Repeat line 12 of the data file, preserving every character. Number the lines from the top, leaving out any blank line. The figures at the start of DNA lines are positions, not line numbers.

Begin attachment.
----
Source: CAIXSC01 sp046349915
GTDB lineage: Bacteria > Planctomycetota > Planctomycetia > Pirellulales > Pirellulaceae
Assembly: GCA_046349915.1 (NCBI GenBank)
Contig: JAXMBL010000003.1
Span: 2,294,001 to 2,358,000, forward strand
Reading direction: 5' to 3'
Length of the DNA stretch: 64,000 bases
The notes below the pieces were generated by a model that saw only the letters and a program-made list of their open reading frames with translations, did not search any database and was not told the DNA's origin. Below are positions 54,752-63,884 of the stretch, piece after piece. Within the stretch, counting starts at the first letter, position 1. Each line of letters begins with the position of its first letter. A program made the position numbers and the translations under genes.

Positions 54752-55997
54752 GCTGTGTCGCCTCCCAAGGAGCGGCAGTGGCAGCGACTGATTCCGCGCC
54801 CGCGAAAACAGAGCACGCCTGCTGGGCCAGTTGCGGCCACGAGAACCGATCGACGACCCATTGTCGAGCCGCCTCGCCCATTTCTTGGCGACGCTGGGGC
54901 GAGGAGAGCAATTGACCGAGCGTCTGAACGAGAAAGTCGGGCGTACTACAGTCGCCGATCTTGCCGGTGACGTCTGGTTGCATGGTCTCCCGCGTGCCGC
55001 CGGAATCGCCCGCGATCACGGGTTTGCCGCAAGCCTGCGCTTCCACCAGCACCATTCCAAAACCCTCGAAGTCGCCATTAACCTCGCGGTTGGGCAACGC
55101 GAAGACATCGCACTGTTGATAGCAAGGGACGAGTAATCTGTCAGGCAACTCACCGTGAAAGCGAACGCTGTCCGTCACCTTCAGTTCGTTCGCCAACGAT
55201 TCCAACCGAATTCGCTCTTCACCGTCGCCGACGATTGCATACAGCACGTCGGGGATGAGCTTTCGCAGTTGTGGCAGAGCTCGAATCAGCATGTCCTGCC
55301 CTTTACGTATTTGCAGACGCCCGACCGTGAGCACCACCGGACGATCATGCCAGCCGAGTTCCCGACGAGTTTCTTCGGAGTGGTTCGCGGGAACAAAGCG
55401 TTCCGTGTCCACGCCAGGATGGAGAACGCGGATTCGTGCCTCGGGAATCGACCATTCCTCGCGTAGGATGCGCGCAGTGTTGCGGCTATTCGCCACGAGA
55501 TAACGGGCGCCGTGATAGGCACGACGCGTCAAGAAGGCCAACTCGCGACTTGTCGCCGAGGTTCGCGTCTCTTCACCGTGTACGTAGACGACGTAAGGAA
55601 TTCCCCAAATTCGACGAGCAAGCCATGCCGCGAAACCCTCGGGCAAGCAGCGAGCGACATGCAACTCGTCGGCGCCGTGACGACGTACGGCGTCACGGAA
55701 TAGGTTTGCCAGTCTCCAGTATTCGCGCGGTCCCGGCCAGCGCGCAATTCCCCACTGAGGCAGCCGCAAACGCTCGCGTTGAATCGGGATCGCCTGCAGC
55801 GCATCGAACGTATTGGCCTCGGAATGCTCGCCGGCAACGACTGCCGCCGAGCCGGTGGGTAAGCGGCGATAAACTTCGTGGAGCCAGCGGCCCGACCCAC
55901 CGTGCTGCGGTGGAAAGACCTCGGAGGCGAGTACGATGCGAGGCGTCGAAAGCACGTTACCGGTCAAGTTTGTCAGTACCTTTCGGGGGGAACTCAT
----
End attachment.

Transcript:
54901 GAGGAGAGCAATTGACCGAGCGTCTGAACGAGAAAGTCGGGCGTACTACAGTCGCCGATCTTGCCGGTGACGTCTGGTTGCATGGTCTCCCGCGTGCCGC